Just sat down from a morning of learning at Paramore University. It's hosted by the lovely folks at Paramore -a digital marketing agency here in Nashville. (There will be another session in the fall so mark your calendars.)

Our first speaker was Josh Clark (@globalmoxie) author of Tapworthy and incredible Power Point designer. Hands down best use of Legos in a business setting.

In short, here are my takeaways on his presentation of "7 Deadly Myths of Mobile." (Yes, deadly. So it's in your best interest to read...)

1. Mobile users are rushed and distracted

Think about all the times you've used your phone during a 3 hour airport layover or when you're too lazy to get to a computer. Personally, I lay in bed in the morning on my phone checking twitter and Facebook, etc.

Customers expect the experience on a mobile device to match the experience of their desktop/laptop.

2. Mobile = Less

Don't confuse context with intent! It's a smaller screen, not a smaller website we want to look at. Because honestly, can you define "a mobile use case" that is different from a "laptop use case" easily?  With the amount of people admitting they checking their phones while in the bathroom, I think not.

3. Complexity is a dirty word.

Complexity is different from complicated. Complexity is also different from dumbed-down. So, don't be afraid to have a lot of content. Think about it as a conversation. People will click more to find out more information. It better be there.

4. Extra taps and clicks are evil.

Unlike the days of yore, there is little waiting time for additional data when you open a new page. With pre-fetched data, this is even less of a concern.

Practice "progressive disclosure." Where a little content at a time is provided to the user.

5. Gotta have a mobile website.

You need to have a website that is mobile compatible, but it doesn't need to be a separate platform from your website. Instead, think about building for the web and not building for different devices.

Content and API run the show. You should build a common back end to serve all the options - mobile, desktop, xbox 360, etc. This is especially true since you don't want to have different content for each device.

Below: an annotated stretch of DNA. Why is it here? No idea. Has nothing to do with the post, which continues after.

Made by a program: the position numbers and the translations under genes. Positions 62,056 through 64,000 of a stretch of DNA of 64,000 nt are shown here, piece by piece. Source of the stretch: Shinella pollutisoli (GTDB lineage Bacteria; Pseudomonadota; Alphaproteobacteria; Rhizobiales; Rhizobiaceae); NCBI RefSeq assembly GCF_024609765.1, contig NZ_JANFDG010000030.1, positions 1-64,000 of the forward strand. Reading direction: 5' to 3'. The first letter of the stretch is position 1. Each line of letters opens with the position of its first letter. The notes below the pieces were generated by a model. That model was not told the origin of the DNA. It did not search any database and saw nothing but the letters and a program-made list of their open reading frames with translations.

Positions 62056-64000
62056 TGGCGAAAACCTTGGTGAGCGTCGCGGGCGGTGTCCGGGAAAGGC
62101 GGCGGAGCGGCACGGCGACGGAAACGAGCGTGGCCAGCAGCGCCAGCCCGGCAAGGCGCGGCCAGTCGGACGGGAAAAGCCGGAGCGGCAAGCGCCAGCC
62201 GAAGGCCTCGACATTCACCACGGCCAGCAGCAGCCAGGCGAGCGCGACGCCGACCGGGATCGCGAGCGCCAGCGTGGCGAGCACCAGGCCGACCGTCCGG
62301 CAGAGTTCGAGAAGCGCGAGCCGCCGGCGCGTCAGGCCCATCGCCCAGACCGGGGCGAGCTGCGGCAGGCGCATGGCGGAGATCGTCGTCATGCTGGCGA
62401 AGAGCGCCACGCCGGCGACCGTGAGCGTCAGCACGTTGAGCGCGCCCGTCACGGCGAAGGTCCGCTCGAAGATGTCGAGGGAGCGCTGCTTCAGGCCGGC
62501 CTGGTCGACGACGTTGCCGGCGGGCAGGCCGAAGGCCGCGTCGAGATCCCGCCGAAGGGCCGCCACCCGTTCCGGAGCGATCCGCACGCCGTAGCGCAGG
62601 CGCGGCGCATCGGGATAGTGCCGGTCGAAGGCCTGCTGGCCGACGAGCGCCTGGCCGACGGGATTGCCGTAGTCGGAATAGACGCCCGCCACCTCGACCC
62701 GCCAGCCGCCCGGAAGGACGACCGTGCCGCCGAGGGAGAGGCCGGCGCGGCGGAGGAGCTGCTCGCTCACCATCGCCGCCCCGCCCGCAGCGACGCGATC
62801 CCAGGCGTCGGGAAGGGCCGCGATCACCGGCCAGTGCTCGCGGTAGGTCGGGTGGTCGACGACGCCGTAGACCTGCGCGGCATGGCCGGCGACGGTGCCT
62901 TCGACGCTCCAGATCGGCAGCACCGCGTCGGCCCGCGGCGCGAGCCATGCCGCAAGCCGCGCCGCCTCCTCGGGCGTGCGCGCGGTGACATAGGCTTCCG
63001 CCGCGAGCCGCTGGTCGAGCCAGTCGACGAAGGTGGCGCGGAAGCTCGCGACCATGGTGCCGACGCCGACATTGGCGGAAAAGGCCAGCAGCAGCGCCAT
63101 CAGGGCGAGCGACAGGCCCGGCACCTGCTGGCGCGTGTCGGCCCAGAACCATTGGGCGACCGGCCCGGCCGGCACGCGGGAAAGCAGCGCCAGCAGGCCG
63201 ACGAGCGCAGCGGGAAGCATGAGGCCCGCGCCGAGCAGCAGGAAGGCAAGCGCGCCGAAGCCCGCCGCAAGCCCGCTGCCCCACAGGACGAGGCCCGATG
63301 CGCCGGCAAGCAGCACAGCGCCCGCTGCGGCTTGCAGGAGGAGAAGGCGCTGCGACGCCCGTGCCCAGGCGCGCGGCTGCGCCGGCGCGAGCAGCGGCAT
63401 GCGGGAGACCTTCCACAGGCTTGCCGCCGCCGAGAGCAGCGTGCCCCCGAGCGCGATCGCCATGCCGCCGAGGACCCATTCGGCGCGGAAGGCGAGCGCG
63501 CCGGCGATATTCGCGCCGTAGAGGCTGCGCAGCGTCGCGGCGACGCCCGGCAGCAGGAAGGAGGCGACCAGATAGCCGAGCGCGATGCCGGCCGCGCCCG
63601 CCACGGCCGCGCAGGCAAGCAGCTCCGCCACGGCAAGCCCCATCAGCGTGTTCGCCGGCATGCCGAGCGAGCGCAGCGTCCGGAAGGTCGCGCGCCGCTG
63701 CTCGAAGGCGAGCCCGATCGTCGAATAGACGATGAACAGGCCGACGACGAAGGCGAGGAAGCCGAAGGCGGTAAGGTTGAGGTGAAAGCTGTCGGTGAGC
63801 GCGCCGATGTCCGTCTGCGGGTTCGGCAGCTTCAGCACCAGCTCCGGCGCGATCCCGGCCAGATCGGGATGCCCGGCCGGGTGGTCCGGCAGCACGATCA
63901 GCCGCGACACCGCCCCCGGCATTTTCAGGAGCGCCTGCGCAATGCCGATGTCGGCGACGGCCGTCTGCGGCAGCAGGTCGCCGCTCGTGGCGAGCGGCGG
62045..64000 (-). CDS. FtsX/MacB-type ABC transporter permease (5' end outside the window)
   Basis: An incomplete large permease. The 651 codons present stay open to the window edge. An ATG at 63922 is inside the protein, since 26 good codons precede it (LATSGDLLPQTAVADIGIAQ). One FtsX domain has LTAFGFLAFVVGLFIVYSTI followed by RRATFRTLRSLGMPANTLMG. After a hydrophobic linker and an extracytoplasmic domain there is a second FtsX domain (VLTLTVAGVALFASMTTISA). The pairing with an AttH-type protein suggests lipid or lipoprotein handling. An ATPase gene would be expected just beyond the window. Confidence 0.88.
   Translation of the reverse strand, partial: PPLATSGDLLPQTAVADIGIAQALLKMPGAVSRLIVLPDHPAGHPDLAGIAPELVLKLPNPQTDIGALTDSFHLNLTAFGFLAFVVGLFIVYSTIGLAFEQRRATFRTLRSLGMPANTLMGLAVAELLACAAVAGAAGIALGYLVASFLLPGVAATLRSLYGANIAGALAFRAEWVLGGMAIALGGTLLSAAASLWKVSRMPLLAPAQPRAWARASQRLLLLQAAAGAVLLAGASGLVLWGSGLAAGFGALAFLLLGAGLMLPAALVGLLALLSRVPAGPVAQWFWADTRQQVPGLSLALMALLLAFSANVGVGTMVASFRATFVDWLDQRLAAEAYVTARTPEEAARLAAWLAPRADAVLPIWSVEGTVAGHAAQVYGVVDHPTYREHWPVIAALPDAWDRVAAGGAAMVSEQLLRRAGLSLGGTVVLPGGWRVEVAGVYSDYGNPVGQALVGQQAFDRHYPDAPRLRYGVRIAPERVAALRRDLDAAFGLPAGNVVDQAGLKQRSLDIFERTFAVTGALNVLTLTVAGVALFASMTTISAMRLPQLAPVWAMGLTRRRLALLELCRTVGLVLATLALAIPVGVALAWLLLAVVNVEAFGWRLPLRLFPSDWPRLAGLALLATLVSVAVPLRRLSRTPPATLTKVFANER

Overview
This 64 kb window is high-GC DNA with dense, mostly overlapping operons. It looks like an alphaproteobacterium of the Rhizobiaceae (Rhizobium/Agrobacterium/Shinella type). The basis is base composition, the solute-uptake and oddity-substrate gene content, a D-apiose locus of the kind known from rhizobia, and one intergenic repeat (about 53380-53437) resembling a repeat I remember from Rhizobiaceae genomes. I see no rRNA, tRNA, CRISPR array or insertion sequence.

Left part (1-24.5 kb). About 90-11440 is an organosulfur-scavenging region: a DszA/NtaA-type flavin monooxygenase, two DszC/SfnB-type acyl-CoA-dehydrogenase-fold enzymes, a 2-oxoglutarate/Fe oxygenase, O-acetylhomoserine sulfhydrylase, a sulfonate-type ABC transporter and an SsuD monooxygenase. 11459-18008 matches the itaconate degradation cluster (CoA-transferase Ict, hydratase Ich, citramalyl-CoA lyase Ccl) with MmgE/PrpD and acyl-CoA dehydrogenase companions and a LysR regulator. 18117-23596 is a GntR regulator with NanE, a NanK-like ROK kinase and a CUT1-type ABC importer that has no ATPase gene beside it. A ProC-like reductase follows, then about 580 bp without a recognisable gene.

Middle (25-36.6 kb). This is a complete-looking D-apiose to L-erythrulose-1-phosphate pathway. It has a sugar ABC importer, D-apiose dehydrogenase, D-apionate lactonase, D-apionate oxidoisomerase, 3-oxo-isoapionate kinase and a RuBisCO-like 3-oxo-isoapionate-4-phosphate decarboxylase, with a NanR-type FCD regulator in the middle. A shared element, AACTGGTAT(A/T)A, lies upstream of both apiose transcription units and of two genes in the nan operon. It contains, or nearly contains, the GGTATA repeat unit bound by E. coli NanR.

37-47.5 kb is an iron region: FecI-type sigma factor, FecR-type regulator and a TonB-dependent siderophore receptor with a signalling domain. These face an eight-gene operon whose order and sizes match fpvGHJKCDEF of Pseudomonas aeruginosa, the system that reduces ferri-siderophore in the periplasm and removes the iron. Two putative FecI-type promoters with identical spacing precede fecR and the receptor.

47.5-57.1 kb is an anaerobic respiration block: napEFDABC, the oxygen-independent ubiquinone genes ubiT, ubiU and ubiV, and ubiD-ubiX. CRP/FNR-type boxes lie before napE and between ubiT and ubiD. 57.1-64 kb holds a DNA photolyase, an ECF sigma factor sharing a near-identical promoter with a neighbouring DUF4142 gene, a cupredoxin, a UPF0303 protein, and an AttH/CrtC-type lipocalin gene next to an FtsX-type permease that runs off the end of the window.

6. Mobile is about apps.

An app is not a strategy. Your content is your strategy. So, find content that can fit any platform.

Ex. NFL Network - "Get the NFL. Anytime. Anywhere"

7. CMS and API are for database nerds.

Don't re-purpose the design, instead re-purpose the content.

Ex. The Guardian

And some examples of websites like that have excellent content driven websites:
Boston Globe
The Guardian

Finally, you can view a PDF version of this presentation at 
Be sure to also check in with Paramore for a run-down on today's event as well.


Monday, April 16, 2012

Noob Guide to Marketing

This isn't a real post. More just an update to announce that I'm not dead. Instead, I'm trying to figure out what I should do with my blog now that b-school is nearing a close.

I suppose I could still chat about marketing, but I think I might make this more of a business in general blog. You see, I will starting a real job in July. In my mind, I'll be a very fancy and fashionable consultant, but chances are I'll just be flying around the states looking quite the mess.

Here is an interesting link to check out in the mean time:

Ya know, 'cause I'm always here for all your marketing needs. =)